Inverse Daily: How ancient sex influences modern-day health

Ancient humans’ genetic exchange could be one of the major causes of adaptive evolution in humans, according to a new study.

Good morning!

Ok, that might be a bit presumptuous of me. It might just be a lousy, no-good morning for you. No-good mornings are normal. You don’t need to feel happy all the time. You can feel bad or just fine, and that’s entirely okay.

If you’re feeling no-good for a long period of time, that might mean you are experiencing depression. That’s also okay and very, very common. Depression is on the rise, especially among teens girls. Like all mental health conditions, depression can manifest differently for everyone, which also means that people need different treatment options.

So onto the good news:

  • Our understanding of depression and its treatments is quickly evolving. “The future of depression treatment may look nothing like it does today,” writes Inverse’s Alexandra Patillo in a fascinating article that I highly recommend you don’t sleep on.

I’m Greta Moran, your interstellar guide to all of Inverse’s latest science and technology stories at Inverse Daily.

This article is an adapted version of the Inverse Daily newsletter. Subscribe for free and earn rewards for reading every day.


“I absolutely do not believe that these living machines have consciousness.”

— Harvard philosopher and bioethicist, Jeantine Lunshof, on robots and ethics.

Scientists develop “walking caviar” to make the first ever living machine

There’s been a lot of debate over the years on the fine line between life and robots. A recent development makes that line even murkier. In a joint effort between the University of Vermont and Tufts, researchers used frog stem cells to build “living machines” which can have a variety of purposes — from biodegradable, drug delivery bots to pollution-cleaning bots.

It’s still a work in progress. For instance, the bots were not able to flip themselves over when turned on their backs. Despite this minor design flop (pun very much intended!), a paper published on Monday demonstrates that this concept itself is sound. So, expect more developments in this area soon.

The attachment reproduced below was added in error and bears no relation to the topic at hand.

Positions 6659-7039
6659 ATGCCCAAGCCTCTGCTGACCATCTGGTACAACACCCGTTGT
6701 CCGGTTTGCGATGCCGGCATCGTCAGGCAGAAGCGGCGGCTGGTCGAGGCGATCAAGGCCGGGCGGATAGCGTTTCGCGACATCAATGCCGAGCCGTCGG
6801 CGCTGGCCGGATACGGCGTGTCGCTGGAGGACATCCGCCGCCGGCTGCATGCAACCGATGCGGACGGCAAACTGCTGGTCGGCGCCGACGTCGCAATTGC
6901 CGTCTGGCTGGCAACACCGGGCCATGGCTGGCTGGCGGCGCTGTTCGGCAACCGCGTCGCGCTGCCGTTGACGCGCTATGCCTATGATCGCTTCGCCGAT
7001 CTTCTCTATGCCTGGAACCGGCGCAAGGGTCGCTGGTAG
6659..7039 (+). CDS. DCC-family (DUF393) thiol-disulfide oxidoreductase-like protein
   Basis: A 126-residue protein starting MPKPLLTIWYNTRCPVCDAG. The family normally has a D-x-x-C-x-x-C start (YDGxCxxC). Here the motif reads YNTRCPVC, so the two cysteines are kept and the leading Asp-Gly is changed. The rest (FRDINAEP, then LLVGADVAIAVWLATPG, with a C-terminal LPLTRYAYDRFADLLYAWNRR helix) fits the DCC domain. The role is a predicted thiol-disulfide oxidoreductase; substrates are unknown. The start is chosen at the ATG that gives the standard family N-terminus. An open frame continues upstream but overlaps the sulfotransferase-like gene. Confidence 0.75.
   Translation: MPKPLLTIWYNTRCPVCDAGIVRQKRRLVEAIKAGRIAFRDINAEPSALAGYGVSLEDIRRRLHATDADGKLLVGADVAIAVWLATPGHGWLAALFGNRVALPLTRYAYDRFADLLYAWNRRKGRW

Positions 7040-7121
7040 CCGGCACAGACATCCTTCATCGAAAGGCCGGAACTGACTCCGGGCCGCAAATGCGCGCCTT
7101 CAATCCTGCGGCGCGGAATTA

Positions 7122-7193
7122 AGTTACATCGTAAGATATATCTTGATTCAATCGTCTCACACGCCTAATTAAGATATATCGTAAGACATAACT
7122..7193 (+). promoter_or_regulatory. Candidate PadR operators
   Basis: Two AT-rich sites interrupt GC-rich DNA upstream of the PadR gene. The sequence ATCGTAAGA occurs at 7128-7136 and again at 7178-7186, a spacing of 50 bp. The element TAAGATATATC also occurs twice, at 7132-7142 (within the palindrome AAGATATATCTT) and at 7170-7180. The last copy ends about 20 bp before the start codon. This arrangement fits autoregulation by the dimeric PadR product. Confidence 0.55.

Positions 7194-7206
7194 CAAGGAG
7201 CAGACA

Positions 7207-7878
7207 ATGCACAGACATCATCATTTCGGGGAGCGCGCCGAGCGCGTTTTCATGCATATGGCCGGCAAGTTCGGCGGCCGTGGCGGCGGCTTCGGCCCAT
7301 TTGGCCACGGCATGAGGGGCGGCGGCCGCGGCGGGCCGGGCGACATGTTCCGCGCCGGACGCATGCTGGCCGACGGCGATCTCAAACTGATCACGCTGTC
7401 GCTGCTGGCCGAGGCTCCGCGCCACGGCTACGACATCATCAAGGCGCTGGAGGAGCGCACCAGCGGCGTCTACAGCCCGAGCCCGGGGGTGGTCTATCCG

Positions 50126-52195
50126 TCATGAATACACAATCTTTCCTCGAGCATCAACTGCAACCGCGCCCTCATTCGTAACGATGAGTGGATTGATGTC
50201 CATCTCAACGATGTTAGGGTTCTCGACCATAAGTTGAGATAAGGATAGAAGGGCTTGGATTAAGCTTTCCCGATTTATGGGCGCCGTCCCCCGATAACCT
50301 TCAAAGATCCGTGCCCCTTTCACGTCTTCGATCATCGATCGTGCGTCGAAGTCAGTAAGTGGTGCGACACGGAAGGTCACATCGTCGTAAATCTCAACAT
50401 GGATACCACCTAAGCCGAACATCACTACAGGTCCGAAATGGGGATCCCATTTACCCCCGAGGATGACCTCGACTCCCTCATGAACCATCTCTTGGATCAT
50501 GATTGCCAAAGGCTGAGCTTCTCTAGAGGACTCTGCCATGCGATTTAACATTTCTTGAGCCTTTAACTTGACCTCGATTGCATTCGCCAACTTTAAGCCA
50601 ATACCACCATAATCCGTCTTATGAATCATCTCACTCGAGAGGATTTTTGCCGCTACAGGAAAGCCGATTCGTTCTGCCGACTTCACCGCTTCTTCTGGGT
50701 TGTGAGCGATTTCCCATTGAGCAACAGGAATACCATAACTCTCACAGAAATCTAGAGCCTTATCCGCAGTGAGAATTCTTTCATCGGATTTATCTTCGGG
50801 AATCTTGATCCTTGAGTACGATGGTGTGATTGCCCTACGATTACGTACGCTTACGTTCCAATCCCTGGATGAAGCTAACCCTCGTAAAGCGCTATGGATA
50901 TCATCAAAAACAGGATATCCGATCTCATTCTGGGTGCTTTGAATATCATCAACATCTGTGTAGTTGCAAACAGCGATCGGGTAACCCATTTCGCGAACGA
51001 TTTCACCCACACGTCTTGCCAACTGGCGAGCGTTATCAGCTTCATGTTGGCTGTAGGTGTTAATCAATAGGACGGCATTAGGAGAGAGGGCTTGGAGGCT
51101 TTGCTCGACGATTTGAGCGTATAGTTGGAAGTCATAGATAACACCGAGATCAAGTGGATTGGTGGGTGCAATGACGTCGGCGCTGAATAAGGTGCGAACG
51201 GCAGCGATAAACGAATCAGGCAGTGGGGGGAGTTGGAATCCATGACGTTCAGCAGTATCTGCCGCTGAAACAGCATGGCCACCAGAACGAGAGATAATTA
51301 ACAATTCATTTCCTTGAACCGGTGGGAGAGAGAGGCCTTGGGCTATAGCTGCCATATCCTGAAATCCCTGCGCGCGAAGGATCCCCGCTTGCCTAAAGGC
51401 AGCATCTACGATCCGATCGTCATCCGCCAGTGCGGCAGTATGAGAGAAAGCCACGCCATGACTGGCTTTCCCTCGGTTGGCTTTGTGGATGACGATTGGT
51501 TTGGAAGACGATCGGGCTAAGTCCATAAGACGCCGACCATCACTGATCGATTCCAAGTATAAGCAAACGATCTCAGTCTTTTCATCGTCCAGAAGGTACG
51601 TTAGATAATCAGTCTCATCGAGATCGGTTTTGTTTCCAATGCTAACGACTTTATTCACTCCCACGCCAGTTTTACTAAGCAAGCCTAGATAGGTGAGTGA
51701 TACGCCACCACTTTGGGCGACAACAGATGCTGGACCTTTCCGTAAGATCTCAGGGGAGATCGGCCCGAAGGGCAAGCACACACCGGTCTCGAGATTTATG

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What’s the future of depression treatment?

In a special issue of the Harvard Review of Psychiatry, researchers and physicians are sketching the future of depression treatments, arguing current approaches aren’t doing enough. An “unacceptably high proportion” of people with depression don’t benefit from standard treatments like SSRI’s and psychotherapy — and when they do, improvements can be short lived, the scientists say.

To create a world where more people get the help they need, the authors encourage digging into depression’s gender gap, the gut-brain connection, opioid signaling, positive behavior change, and health tech. Driving research in each of these areas could break open new ways of treating the age-old, devastating problem of depression.

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Consequences of ancient Neanderthal sex and how it has affected humans

Long ago, there were at least nine human species. Now, there’s just us. However, evidence of some of these former Earthlings is presently buried in our DNA. That’s because anatomically modern humans aka Homo sapiens at times mated with Neanderthals and Denisovans. The percentage of Neanderthal DNA is about 1 to 2 present in people of European or Asian background, while Denisovan DNA is highest among Melanesians, lower in Southeast Asian and Pacific Islander populations, and undetectable in other parts of the world.

These inherited genes influence our health and behavior, reports scientists in a new study. In turn, that likely means that these genes could be a major driver of adaptive evolution in humans. Through the use of new computational tools, the team determined that the gene flow between archaic and living humans affects modern-day human metabolism, our responsivity to pathogens, and a scattering of neuronal traits.